The artistic voice of fiber artist Judith Scott

By | August 25, 2016

The self-taught artists whose works were selected for the exhibition Self-Taught Genius: Treasures from the American Folk Art Museum often had unique circumstances, which unlocked their genius and set them on a path to self-actualization and amazing creativity.

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Photo courtesy of Joyce Scott

One such remarkable artist is Judith Scott, recognized as one of America’s more celebrated visual artists even though she didn’t discover art until age 43 when she joined the Creative Growth Art Center, the oldest and largest art center in the world for artists with disabilities. A twin, Judith was born in 1943 with Down syndrome and lost her hearing following a bout of Scarlett fever in infancy, a fact that was not recognized until many years later. Instead, her deafness was misdiagnosed as severe retardation. She spent her early years with her twin sister, Joyce Wallace Scott, older brothers and parents, but by the time she was seven she was deemed ineducable and placed in an institution.

Life for Judith was miserable. Separated from her family and isolated by her deafness, she spent thirty-five years in anonymous seclusion before her Joyce arranged for her to be released from the institution to once again share their lives.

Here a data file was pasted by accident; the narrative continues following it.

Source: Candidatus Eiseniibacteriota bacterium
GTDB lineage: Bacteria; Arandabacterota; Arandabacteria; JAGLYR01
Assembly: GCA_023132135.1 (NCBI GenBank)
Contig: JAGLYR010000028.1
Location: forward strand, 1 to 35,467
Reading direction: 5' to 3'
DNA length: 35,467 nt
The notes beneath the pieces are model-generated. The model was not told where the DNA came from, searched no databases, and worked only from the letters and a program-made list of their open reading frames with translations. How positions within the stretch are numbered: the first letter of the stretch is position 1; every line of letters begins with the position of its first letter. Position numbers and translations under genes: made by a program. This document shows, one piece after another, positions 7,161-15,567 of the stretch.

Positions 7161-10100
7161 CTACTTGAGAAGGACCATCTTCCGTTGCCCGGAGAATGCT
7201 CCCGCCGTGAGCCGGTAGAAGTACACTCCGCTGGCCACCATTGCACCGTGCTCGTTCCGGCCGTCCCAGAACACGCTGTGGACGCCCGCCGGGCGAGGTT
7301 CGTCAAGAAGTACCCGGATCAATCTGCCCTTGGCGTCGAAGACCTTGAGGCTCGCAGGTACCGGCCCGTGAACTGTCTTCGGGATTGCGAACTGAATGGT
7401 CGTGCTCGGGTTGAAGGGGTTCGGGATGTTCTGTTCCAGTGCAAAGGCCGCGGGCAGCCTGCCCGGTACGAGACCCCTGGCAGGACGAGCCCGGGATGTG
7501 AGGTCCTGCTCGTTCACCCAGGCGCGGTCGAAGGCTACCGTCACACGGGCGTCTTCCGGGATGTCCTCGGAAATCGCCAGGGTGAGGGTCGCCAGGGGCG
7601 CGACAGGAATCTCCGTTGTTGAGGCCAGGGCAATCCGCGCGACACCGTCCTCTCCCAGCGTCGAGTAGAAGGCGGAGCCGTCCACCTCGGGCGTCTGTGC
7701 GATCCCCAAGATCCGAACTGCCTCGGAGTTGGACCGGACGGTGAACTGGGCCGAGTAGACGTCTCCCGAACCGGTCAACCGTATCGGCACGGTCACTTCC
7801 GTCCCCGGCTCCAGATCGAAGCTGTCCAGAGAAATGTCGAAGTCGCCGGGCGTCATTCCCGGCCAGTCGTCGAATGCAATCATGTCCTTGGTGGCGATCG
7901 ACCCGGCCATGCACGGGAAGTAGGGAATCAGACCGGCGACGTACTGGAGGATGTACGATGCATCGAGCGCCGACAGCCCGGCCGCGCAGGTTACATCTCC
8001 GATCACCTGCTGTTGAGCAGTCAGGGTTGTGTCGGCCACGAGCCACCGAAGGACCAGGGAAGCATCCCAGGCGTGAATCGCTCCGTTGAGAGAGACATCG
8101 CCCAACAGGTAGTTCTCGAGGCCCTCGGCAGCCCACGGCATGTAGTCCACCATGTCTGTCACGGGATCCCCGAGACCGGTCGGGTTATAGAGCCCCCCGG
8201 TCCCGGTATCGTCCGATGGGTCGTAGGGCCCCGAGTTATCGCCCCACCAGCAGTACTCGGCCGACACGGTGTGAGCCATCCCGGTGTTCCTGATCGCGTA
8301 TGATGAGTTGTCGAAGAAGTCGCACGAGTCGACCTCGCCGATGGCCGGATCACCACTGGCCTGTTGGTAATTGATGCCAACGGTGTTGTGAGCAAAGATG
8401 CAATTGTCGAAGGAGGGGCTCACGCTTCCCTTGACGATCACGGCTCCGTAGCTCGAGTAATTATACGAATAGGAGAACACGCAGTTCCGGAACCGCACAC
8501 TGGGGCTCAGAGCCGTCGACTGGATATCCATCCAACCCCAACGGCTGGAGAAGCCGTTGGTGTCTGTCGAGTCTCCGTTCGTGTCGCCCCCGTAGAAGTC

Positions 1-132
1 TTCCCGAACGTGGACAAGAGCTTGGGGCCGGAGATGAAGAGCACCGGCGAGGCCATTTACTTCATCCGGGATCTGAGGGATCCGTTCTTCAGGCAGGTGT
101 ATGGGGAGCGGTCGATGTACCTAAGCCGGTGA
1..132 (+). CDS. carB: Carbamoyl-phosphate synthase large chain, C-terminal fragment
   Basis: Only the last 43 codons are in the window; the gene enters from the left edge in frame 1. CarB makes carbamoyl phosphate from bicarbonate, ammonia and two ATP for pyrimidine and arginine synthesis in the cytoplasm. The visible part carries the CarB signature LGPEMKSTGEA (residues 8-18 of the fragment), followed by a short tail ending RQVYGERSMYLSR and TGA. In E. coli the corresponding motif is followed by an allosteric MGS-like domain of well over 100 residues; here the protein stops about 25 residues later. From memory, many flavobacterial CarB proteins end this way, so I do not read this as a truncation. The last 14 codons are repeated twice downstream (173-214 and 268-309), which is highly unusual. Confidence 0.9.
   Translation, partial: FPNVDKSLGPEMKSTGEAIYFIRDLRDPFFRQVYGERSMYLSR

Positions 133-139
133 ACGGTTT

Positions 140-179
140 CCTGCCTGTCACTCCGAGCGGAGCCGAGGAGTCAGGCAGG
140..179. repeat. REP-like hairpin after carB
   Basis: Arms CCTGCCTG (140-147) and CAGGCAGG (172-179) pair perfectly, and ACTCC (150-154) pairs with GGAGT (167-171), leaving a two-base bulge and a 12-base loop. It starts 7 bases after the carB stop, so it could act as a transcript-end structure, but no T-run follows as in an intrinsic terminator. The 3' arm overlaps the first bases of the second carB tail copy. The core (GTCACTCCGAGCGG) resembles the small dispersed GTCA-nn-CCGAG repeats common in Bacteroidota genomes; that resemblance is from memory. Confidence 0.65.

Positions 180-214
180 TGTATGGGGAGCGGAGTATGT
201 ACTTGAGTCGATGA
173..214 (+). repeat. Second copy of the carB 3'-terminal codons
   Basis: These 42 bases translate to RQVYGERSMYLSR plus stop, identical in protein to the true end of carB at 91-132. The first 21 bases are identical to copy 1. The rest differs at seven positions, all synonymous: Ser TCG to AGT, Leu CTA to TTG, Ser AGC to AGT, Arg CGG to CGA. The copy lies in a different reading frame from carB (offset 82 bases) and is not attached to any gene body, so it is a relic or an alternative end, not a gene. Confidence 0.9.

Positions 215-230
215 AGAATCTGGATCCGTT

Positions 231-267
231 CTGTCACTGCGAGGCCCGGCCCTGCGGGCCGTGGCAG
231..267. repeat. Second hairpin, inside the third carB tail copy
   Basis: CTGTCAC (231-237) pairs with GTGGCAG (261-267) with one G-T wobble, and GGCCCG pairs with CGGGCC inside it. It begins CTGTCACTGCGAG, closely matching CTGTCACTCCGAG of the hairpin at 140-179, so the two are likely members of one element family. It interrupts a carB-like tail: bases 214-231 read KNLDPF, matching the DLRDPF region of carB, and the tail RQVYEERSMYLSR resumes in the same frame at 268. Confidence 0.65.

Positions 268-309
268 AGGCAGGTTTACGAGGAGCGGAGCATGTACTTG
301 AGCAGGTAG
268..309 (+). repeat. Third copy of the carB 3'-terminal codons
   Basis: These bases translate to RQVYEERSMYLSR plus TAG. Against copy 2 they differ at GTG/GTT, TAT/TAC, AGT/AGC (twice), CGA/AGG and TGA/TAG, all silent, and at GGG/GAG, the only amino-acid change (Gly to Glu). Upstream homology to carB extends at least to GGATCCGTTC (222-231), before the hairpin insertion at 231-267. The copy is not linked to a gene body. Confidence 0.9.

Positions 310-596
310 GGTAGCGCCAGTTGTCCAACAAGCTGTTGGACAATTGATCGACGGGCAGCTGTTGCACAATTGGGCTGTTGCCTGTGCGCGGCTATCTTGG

Judith Scott, May 1999; photo by Leon Borensztein © Leon Borensztein

Judith Scott, May 1999; photo by Leon Borensztein © Leon Borensztein

Soon after, Judith was enrolled at Creative Growth. It was there that she began to create powerful and enigmatic sculptures which she formed from whatever materials could be found and then bound them together, concealing each with layer upon layer of carefully selected colored cloths and yarns that were woven, wrapped and tied. Some of her works resemble cocoons, mummies or elongated totemic poles. Others feature pairs, reflecting Judith’s experience as a twin.

During the last 18 years of her life, she worked five hours a day, five days a week, sometimes until her fingers bled, creating more than 200 sculptures. Some were small and intimate, others so large she could barely move them without help.

Though Judith never developed language skills, her artistry was her communication with the world and the works she left behind her inner voice.

Organized by the American Folk Art Museum, Self-Taught Genius is on display at the Saint Louis Art Museum through September 11, 2016 in the Main Exhibition Galleries, East Building.

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